Thursday, February 12, 2015

Paneled Goods: Sgt. Fury and his Howling Commandos

Did you watch Agent Carter last week? Peggy Carter and her Strategic Scientific Reserve cohorts head overseas and meet up with her World War II buddies the Howling Commandos. It was a pretty violent episode showing the Russian Black Widow program turning young girls into sleeper assassins. You had neck breaking, a little girl stabbing a dude in the chest and several people getting wasted on the mission. Neal McDonough reprises his role as Corporal Dum-Dum Dugan along with comic book staples Junior Juniper, Pinky Pinkerton and Happy Sam Sawyer. It kind of bothers me that they pronounce his name Doo-gan versus Duh-gun since it's Duhm-Duhm, right? Goes with that double alliteration motif Snazzy Stan Lee and Jumping Jack Kirby were always pulling in the 60's. In the comics, Happy Sam Sawyer is their screaming Commanding Officer but like Nick Fury in the movies, he's been turned from a white guy to a black guy.

Being a comic book reader and World War II studier, I always dug Marvel's Sgt. Fury and his Howling Commandos' mix of action, humor, tough brotherly love and globe trotting adventure. DC's Sgt. Rock was a little bit more grounded and "realistic" just following the battle weary company on one mission in drab Europe to another. Square jawed, cigar chomping, no nonsense Nick Fury and his Howling Commandos were always being sent deep into enemy territory to rescue somebody or on a suicide mission to destroy the latest weapon of mass destruction all while having ridiculous personalities and spouting blowhard banter then getting into bar fights in their free time. The series took some risks for the time like killing off a member of the team in only the 4th issue, having Fury's lady friend get killed and being racially integrated with black, Italian and a Japanese member. There was also some goofy stuff like the Nazi's forming their version of the Commandos with Aryan counterparts or Percival "Pinky" Pinkteron carrying around a useful umbrella and Gabriel Jones tooting a trumpet during battle. What makes it fun to read is it's sense of adventure and derring-do that only 1960's Marvel could offer. Where else could you see an elite unit of Commandos attacking a castle to fight a Doctor with a Death Ray or team up with Captain America and Bucky?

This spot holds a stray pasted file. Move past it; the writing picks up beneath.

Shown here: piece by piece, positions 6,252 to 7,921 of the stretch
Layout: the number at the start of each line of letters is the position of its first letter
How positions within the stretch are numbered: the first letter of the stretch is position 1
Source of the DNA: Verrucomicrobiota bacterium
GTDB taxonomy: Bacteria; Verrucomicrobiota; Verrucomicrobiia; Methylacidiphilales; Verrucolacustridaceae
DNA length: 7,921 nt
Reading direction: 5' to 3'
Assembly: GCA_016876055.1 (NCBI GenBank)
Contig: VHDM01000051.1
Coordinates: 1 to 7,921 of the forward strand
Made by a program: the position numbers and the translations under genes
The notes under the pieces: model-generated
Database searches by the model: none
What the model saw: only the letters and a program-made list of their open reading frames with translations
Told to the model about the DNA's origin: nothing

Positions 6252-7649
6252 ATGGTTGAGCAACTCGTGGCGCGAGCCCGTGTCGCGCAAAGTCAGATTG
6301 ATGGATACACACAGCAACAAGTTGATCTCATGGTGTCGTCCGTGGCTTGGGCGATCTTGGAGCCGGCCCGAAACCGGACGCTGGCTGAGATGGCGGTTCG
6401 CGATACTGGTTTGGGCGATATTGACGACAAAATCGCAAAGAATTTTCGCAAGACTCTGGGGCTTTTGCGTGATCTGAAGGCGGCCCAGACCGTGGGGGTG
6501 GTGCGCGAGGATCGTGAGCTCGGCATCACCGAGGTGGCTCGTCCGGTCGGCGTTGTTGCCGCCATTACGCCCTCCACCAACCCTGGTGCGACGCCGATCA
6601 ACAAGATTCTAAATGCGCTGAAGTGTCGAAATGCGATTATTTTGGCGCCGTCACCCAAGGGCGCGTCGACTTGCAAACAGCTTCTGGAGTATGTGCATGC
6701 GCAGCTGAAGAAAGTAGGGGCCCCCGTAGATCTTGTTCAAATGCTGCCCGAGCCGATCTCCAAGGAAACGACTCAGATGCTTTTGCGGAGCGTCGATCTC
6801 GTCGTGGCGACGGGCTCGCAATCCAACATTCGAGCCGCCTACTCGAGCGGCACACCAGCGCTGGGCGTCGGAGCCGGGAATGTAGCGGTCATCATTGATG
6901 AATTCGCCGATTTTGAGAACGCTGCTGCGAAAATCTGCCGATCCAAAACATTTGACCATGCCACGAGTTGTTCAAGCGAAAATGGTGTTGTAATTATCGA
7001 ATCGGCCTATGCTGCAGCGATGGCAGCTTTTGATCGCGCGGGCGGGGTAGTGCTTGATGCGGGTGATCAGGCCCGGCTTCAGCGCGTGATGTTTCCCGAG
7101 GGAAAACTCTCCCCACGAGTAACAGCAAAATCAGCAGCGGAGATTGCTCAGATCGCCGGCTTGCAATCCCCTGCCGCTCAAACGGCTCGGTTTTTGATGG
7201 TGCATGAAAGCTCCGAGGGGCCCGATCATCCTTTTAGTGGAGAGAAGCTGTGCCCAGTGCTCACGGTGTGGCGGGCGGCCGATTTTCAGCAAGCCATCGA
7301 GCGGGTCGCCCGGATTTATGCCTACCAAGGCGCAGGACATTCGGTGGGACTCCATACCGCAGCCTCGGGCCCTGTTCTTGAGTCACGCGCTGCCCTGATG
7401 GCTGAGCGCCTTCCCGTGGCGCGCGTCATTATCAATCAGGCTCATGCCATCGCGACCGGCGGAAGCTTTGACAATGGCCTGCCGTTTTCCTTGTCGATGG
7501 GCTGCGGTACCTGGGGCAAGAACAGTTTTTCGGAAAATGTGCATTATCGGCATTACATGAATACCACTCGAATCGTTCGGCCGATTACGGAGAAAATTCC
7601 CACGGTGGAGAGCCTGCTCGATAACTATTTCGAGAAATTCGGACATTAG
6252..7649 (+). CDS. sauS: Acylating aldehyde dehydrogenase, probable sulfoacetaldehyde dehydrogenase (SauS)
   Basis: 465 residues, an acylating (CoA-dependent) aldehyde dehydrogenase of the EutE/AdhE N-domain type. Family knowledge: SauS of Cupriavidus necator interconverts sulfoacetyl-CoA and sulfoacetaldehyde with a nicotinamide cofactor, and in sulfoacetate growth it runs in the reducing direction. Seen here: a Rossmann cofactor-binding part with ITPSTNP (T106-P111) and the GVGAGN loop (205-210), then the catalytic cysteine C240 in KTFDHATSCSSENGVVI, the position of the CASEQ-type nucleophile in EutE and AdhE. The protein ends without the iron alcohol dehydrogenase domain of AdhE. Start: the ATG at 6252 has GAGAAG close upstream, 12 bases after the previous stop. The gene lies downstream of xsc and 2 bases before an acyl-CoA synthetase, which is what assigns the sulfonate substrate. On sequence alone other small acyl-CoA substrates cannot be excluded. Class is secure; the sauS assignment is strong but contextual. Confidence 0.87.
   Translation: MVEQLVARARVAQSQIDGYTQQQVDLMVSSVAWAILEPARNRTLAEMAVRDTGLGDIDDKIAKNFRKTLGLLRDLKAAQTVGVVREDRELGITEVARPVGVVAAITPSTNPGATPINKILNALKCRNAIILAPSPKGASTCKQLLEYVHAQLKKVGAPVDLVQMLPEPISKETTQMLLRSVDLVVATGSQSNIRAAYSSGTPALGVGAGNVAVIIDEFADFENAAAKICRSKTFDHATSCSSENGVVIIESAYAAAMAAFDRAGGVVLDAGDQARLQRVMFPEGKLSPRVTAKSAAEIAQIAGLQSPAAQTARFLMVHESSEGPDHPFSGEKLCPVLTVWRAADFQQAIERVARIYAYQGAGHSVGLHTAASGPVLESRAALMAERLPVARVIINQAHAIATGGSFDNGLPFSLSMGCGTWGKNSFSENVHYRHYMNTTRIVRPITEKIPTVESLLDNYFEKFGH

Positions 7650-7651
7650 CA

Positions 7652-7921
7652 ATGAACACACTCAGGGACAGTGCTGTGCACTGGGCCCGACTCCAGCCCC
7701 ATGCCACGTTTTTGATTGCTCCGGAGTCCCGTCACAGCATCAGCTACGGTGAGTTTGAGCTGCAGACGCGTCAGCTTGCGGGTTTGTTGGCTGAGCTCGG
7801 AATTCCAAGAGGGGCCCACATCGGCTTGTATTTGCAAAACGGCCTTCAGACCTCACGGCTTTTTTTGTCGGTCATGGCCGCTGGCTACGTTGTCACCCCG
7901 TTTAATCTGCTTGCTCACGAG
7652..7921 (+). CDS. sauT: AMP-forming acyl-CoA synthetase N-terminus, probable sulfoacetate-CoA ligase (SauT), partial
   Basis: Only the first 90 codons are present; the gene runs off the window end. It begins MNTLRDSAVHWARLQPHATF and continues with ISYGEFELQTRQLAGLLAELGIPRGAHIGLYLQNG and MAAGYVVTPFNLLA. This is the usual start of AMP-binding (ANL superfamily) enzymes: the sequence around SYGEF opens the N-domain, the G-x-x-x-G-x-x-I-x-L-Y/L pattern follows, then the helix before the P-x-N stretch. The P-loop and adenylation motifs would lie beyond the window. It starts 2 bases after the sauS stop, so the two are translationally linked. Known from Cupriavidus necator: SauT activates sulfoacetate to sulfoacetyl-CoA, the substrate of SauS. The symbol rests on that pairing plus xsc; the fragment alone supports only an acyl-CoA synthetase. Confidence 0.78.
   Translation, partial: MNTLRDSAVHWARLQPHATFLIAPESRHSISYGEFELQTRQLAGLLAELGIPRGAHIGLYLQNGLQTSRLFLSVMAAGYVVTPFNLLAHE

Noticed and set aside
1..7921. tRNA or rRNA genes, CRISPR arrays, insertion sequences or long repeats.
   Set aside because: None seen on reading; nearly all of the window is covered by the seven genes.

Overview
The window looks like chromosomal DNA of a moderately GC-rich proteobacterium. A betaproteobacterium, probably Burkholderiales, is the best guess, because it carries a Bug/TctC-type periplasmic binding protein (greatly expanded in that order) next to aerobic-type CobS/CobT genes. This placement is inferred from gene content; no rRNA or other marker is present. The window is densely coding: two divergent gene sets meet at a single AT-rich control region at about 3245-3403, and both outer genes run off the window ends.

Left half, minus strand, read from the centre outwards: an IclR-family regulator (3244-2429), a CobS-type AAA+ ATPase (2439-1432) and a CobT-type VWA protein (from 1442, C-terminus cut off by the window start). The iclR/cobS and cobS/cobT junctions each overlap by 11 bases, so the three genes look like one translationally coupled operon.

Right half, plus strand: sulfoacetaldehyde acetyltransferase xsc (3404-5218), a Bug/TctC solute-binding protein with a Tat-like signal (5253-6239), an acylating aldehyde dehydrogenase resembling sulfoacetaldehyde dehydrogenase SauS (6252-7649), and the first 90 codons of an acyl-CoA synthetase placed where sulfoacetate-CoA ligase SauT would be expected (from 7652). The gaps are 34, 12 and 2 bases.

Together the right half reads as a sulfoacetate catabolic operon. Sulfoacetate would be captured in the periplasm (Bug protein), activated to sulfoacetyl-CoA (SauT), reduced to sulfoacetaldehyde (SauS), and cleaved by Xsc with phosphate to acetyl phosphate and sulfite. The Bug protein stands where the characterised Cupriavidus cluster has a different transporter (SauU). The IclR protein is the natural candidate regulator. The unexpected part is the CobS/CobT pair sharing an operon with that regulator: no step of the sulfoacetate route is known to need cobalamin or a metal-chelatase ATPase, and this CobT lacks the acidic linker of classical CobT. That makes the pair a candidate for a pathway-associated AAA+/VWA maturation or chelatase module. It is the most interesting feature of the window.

Reading through some loose issues I picked up at Cons and some I have digitally, there's not many dull moments as the Commandos rescue a Czechoslovakian scientists family so he'll keep working with the Allies, stop a counterfeiting operation that could jeopardize D-Day, attack a Japanese base to rescue one of their own, take on Baron Strucker's Blitzkrieg Squad and much more. There's big action sequences with machine guns, grenades and explosions on the battlefield along with rough and tumble bar room fights with faces being slammed into walls, heads shoved into lights, bodies being thrown out windows and knuckle sandwiches galore. It's also non-stop banter and one liners with these guys. Plenty of "Shaddup!" and insults like "Wooly-Faced Water Moccasin" and "over-fed chowderheads". Some of the more memorable core team is made up of "mother hen" Corporal Timothy Aloysius Cadwallader Dugan, a former circus strongman with a penchant for bowler hats and a striped undershirt. Private Gabriel Jones is a black, trumpet playing musician who gets shrapnel to the leg a lot while Private Dino Manelli is an Italian immigrant turned Hollywood movie star who enlists to pay back the land of opportunity. Then you have southern accented Robert "Rebel" Ralston who does a lot of the Howling in the form of "Wah-hoo!" and Percival "Pinky" Pinkerton, a British replacement for the killed in action Junior Juniper, who sports an ascot, glasses and red beret along with his umbrella and penchant for saying "ruddy" all the time.

While Stan Lee and Jack Kirby started on the comic in 1963, Dick Ayers would pencil 95 issues over 10 years with Roy Thomas and Gary Friedrich taking over scripting duties after Lee left to focus on the superhero books. All in the series ran for 167 issues from 1963 to 1981 but after 1970, original stories alternated with reprints and after '74 it was strictly reprints. So with my copies being reprints we get a surprising amount of ads for bodybuilding from the likes of Charles Atlas and Joe Weider along with the always awesome Hostess comic strips where Spider-Man "Spoils a Snatch" and catches a flying thief with the power of Delicious Hostess Cup Cakes with irresistible creamed filling and moist devil's food cake!

"Hold still, pal! This'll only hurt a minute! "Nothin' personal about this, understand? I just hate the sight of ya!" "Heads up, old bean!" "Pardon mah Boot suh! WAH-HOO!" "Okay Hans, take five!" all followed by assorted punching, kicking and kayoing! See ya next time, ya bunch of clown apes!

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